Getting an H-1B nonimmigrant visa for new employment with a private employer in the United States has become an obstacle course that now even requires winning a lottery. The process has become so complicated that H-1B beneficiaries lucky enough to find a bona fide offer of employment, win the visa lottery, and actually have their case approved by U.S. Citizenship and Immigration Services (USCIS) still cannot start to work in H-1B status until October 1, 2014.
Before undocumented children can attempt to have a normal childhood in the United States, they face a challenge more daunting than anti-immigration protesters and detention centers. That challenge is the American legal system.
This past week the US Department of State announced, through its Bureau of Consular Affairs, that Embassies and Consulates are experiencing technical problems with the passport and visa system.
In a May 1, 2014 opinion (here), District of Kansas Judge Sam A. Crow, applying Illinois law, held that neither the EPL insurance coverage part nor the D&O insurance coverage part of a restaurant company’s management liability insurance policy covered the defense fees incurred or the forfeiture amount ordered in an immigration enforcement proceeding that resulted in the company’s entry of a guilty plea to a criminal charge.
The Department of Justice, Office of the Chief Administrative Hearing Officer (OCAHO) assessed an I-9 related penalty of over $228,000 to a Georgia construction company.
Behind the inflammatory headlines and pro-and anti-immigration protests, undocumented migrants were granted a small win in California that went unnoticed in the mainstream media.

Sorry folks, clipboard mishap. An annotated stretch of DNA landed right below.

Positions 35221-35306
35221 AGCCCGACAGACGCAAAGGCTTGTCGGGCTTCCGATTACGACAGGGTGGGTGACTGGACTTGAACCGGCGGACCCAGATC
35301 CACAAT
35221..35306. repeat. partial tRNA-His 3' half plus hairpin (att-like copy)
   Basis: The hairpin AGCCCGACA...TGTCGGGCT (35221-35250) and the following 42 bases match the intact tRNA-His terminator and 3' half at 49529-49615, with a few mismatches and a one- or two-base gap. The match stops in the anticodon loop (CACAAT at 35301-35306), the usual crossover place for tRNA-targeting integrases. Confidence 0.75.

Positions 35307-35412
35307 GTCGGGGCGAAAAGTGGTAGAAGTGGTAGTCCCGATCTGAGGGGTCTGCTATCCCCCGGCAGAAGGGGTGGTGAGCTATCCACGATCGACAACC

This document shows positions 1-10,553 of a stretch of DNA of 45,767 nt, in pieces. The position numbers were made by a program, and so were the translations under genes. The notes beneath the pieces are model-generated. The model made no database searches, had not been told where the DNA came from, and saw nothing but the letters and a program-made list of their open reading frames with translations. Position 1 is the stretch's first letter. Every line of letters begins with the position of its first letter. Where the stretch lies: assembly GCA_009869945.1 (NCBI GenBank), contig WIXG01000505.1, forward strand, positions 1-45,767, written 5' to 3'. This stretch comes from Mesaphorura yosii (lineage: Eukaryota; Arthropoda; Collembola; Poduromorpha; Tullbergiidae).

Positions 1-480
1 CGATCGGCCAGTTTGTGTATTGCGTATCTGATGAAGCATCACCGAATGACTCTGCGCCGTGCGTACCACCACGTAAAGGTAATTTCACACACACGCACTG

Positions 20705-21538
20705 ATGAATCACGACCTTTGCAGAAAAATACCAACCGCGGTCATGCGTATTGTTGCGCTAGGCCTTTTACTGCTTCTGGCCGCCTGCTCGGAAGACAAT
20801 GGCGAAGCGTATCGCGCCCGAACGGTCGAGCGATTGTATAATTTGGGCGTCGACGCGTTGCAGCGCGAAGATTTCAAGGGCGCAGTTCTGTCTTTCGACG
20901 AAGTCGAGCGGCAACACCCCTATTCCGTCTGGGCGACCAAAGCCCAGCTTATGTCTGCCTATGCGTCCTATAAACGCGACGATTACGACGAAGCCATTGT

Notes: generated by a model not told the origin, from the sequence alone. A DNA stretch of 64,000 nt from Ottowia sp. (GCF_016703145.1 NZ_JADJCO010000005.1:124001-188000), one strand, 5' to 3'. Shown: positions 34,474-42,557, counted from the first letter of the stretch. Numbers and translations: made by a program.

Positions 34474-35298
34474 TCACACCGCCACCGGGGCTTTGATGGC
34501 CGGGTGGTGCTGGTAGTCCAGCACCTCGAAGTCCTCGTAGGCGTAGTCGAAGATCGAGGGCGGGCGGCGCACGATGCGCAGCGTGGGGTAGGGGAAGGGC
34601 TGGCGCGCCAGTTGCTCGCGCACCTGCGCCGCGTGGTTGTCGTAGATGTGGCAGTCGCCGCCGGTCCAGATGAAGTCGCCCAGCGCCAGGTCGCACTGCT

In our previous blog, we speculated about whether the recent letters Alabama employers have been receiving from the Alabama Departement of Labor regarding alleged “incorrect/invalid” social security numbers was an attempt to enforce the Alabama Immigration Act.
On July 16, 2014 representatives from three federal agencies will provide their perspective on current policies and best practices to reduce barriers to employment for individuals with past criminal arrests or convictions.
Linda A. Brandmiller, chair of the State Bar of Texas Committee on Laws Related to Immigration and Nationality and director of ASI, Asociacion de Servicios Para el Inmigrante, recently answered questions via email from the Texas Bar Journal about the current humanitarian crisis on the Texas-Mexico border.
Some Alabama employers recently received an interesting letter from the Alabama Department of Labor that goes something like this: